RT: So, your son has been possibly falsely accused, he’s now been detained for over a year and a half in England, and there appeared to be a secret grand jury against him in the United states andrequests for severe punishment on him. What do you think would happen to Julian if he were extradited to the US?
CA: I have some first-hand information on what is likely to happen. Apart from what they’re doing to one of their own soldiers- Bradley Manning – which the UN report on torture says is cruel and inhumane treatment.
I was on a panel in Canberra, our capital city, about the asylum. One of the other speakers was an Australian called David Hicks who spent six years in Guantanamo Bay. President Obama came to office with a promise of closing down Guantanamo Bay, but it has not been closed, and in fact there is $30 million worth of fiber optics going into it as we speak.
David told the audience about his treatment in Guantanamo Bay and this is something we could expect for Julian if not worse, because David Hicks was a very minor player. I’m terrified at what might happen to my son.
RT: Do you think that he’s going to get political asylum here?
CA: I cannot say that. All I can say is that I was very impressed by the level of intelligence and knowledge that the foreign minister, the president and his other ministers had of the case; much more than my government was willing to admit. If they [the Australian government] have been given the evidence of the case, they have no understanding of it or they are deliberately misrepresenting it to the people.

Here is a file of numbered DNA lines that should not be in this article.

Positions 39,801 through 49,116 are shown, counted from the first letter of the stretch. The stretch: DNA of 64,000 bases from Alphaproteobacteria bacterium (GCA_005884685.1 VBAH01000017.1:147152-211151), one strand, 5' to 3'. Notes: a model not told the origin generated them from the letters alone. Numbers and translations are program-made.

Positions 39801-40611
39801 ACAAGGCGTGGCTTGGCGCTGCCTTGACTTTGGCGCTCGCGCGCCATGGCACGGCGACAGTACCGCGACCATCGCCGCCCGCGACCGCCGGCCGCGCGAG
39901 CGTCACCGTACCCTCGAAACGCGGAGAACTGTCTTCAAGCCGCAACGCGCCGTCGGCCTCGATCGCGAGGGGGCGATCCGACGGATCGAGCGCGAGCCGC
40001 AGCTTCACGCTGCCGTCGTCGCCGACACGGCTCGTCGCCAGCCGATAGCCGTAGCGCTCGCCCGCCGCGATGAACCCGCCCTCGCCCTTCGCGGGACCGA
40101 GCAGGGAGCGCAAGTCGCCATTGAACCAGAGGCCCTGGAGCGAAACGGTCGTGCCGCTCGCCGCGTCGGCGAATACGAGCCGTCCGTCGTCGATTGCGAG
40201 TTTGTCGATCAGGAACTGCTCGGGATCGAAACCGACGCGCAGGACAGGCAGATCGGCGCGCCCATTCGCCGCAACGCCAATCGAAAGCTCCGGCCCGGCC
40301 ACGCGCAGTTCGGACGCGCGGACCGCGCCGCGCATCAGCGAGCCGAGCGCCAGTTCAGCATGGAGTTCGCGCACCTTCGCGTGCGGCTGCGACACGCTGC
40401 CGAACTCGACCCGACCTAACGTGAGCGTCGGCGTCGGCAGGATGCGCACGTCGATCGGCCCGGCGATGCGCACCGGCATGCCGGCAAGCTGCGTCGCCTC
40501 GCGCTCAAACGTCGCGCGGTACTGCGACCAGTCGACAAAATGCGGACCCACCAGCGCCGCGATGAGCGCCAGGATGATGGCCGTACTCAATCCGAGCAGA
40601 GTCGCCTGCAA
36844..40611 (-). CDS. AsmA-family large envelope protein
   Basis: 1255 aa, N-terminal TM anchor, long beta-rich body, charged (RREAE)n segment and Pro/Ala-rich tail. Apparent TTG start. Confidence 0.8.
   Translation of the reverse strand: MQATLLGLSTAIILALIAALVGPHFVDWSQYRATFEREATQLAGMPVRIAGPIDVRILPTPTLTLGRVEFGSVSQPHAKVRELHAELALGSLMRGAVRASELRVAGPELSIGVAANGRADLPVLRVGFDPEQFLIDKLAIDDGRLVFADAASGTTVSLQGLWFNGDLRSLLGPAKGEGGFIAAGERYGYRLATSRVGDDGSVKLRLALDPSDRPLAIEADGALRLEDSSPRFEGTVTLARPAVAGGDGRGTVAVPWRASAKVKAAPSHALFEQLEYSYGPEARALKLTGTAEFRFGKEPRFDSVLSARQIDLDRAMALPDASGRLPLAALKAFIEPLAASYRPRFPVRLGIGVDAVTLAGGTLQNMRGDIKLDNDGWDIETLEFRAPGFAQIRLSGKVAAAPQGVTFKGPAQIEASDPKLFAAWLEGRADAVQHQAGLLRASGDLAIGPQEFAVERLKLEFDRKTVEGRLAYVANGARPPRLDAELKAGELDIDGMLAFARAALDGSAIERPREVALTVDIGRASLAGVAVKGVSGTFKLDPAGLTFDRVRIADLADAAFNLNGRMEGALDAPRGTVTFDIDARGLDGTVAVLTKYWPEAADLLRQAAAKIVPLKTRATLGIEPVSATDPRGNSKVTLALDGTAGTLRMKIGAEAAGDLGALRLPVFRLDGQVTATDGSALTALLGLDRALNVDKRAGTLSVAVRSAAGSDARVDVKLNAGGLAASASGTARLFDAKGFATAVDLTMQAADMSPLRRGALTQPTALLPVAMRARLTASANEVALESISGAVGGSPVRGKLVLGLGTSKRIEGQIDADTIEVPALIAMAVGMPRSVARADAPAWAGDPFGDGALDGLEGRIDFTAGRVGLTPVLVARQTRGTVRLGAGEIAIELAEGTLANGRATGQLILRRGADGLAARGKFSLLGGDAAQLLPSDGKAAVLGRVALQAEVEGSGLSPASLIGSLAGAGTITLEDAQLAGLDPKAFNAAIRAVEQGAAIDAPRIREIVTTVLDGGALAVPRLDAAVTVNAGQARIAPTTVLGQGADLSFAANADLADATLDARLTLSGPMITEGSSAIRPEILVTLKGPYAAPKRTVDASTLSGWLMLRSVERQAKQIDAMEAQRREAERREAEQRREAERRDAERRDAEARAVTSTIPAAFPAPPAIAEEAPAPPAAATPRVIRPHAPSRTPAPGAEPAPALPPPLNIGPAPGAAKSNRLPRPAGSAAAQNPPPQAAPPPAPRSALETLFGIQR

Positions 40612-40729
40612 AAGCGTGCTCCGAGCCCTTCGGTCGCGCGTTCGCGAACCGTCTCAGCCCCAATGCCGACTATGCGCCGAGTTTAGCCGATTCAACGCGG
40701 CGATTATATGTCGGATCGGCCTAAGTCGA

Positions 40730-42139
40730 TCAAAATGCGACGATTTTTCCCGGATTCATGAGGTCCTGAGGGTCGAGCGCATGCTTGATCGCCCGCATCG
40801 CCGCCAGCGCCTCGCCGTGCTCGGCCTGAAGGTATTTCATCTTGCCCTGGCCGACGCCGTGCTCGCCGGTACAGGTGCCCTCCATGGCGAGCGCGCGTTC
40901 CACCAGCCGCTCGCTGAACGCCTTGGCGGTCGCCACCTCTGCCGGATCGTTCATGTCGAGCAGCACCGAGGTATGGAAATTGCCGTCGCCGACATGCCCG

They were very warm, I felt very comforted by being with these good people. I felt that their concern for Julian was genuine. They expressed belief that the case is political and really disgraceful the way that the rule of law has been abused, they concerned about my son’s human rights. They are going to be looking at every detail so they can make a sound decision. They are leaving no stone unturned to find the truth and that is all I can ask of them at this stage.
RT: The documents published by WikiLeaks have been incredibly useful for many of us doing investigative reporting in Latin America, because they disclosed all kinds of different evidence of the US meddling in the affairs of countries in the region, particularly against those who have progressive governments.
CA: The one cable moved me the most was the Haiti cable. For the US to take advantage of a poor country that was going through a horrific earthquake, and to use that blackmail to try to get that minimum wage downor refuse them aid,and to block attempts of Venezuela to reduce the cost of oil to 60 per cent so that Haiti could build its hospitals and schools. And then for the US embassy to send a cable back from Haiti saying “the gold rush is on” to the same US contractors who were found doubling quotes after hurricane Katrina.
After I read this cable – that was it for me. I looked at others, but that was the one that touched my heart the most; the lack of ethics and the brutal materialism to do that to a poor country suffering that amount of distress.